Why Birds Matter...

If you are visiting our website, there is a pretty good chance you love birds.  However, not everyone does.  Farmers, and even home gardeners, often complain about losses of fruits and vegetables; homeowners can be angered by persistent woodpeckers who might make holes in their siding or drum against window frames and flashing to attract a mate, or by starlings who mess up their decks and patio furniture with their droppings.  Koi owners may cry 'fowl' when herons go fishing in their ponds, and city parks and waterways can become unsafe for people to use due to goose droppings. 

In spite of the aforementioned, birds still hold a particular fascination for human beings.  We feel an admiration for the freedom of flight birds have.  We marvel at their fascinating colors and melodic songs.  We who feed "our" birds see them almost as pets.   We look forward to seasonal migrations of Goldfinches, Hummingbirds, Dark-eyed Juncos and others.  Birds can be therapeutic when we are grieving or depressed.  We associate doves with God and Cardinals with the spirits of loved ones who have passed on before us. 

So, with all that being said, how many birds do you see in your backyard each day?  10? 20? 50? 100?  Would it surprise you to learn that the number of birds in North America has been cut essentially in half since the 1960's?  Half.  Yes.  Half.  If you saw twenty birds today, in 1965 you might have seen forty birds in the same space and time.  Don't believe it?  Check out these important video resources:  "Plight of the Grassland Birds""The Messenger" (trailer), and "Saving Songbirds." In the most recent published study in Science magazine, it is estimates that we have lost approximately 30% of our birds in the US and Canada since 1970. In addition, there are numerous studies and other written reports to back up the claims made in these documentaries.  Read the latest published "State of the Birds" reports here.  

If you've watched the videos linked above, you understand that the problems birds face today are not simple ones.  No one factor is solely responsible for the decline in bird populations.  Habitat loss - the generic term associated with changing, unbalanced ecosystems - takes on many forms ranging from climate change and deforestation, to loss of food sources.  Additional factors such as window strikes and light pollution add to the environmental gauntlet we have created for the birds.

Sure...we can all get behind halting the extinction of the California Condor, the Pacific Northwest's Spotted Owl, or our National Symbol, the Bald Eagle, but why is it important to save a few Field Sparrows or Blue Jays?  Well, birds play vital roles in the balance of our ecosystem: from controlling insects and disease, to pollinating agricultural crops.  In other words, we as human beings need birds to survive long-term.  But the bigger question is "how?"  How do we make a difference. 

Most of us do not consider ourselves "activists" in the usual sign-toting, marching-on-city-hall sense of the word.  Likewise, most of us are wary that writing letters to our representatives just falls upon deaf ears as votes are traded and compromised in our legislatures.  But, it is my strong opinion that we can make a difference in several small ways.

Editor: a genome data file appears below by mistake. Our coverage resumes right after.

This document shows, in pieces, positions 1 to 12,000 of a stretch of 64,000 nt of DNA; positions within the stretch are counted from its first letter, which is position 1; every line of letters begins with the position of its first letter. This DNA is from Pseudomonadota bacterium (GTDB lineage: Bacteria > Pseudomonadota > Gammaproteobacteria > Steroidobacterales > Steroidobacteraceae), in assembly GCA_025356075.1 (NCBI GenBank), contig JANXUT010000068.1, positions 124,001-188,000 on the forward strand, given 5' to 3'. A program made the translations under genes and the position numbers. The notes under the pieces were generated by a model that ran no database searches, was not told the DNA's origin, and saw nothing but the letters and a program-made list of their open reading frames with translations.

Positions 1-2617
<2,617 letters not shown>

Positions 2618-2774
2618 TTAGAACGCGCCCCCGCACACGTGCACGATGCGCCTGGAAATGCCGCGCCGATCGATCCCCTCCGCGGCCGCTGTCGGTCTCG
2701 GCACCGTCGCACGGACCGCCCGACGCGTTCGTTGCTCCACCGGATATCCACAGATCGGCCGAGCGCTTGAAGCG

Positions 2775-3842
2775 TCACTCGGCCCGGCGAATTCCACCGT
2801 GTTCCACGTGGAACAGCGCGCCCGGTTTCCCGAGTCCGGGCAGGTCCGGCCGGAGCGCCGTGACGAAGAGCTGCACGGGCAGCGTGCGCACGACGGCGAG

First, let change begin at home.  Plant native instead of non-native plants, flowers, trees, etc.  Stop using pesticides and herbicides in your yard, and encourage your neighbors to do the same.  Ask municipalities to not spray pesticides in your neighborhood.  Keep cats inside to help reduce the number of birds needlessly preyed upon.  Use available products on windows to help reduce the fatalities and traumatic injuries birds receive from running headlong into reflective, energy-saving windows.

Second, build habitat.  It may seem like a small thing, but the introduction of wooden nesting boxes to fence rows beginning in the 1960's helped bring the Eastern Bluebird population back from a significant decline.  Likewise, Purple Martin houses put up by people helped bring this beneficial, insectivore species back from the brink.  It doesn't take much.  Just adding a bird feeder or bird house to your yard and maintaining it in a clean manner can help birds survive that might not otherwise make it, thereby allowing more birds to nest and breed successfully.

Third, and what I think is probably most important, vote!  I don't mean at the polls, which is very important, of course, but with your dollars.  Let's face it, if a farmer is faced with a choice of saving a few birds or feeding his/her family, they are going to choose their family.  However, by purchasing organic and bird-safe products , you are telling producers what is important to you.  It's all simple economics - as demands for organic and eco-friendly products rise, industry will respond.  

It's up to us folks.  We, as a whole, have created many of the ecological challenges we face, including a sharp decline in the bird population in the past fifty years.  But the prognosis is good.  Time and time again we have proven that, if we act fast enough and decisively enough, we can reverse much of the damage that has been done.  So let's get to work!


To learn more about what you can do, tune in to our WBU Nature Centered Podcasts